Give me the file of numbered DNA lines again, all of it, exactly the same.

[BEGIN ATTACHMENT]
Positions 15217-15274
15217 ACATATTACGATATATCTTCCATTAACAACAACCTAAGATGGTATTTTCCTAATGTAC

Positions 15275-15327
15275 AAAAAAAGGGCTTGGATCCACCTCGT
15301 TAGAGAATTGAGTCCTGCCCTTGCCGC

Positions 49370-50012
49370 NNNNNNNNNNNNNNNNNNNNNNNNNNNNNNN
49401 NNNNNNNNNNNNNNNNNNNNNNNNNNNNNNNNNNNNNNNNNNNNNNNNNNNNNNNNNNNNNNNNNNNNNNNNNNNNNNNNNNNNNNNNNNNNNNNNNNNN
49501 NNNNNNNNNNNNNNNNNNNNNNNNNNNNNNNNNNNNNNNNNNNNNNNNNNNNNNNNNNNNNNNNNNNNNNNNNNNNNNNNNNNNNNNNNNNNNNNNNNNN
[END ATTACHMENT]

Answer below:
Positions 15217-15274
15217 ACATATTACGATATATCTTCCATTAACAACAACCTAAGATGGTATTTTCCTAATGTAC

Positions 15275-15327
15275 AAAAAAAGGGCTTGGATCCACCTCGT
15301 TAGAGAATTGAGTCCTGCCCTTGCCGC

Positions 49370-50012
49370 NNNNNNNNNNNNNNNNNNNNNNNNNNNNNNN
49401 NNNNNNNNNNNNNNNNNNNNNNNNNNNNNNNNNNNNNNNNNNNNNNNNNNNNNNNNNNNNNNNNNNNNNNNNNNNNNNNNNNNNNNNNNNNNNNNNNNNN
49501 NNNNNNNNNNNNNNNNNNNNNNNNNNNNNNNNNNNNNNNNNNNNNNNNNNNNNNNNNNNNNNNNNNNNNNNNNNNNNNNNNNNNNNNNNNNNNNNNNNNN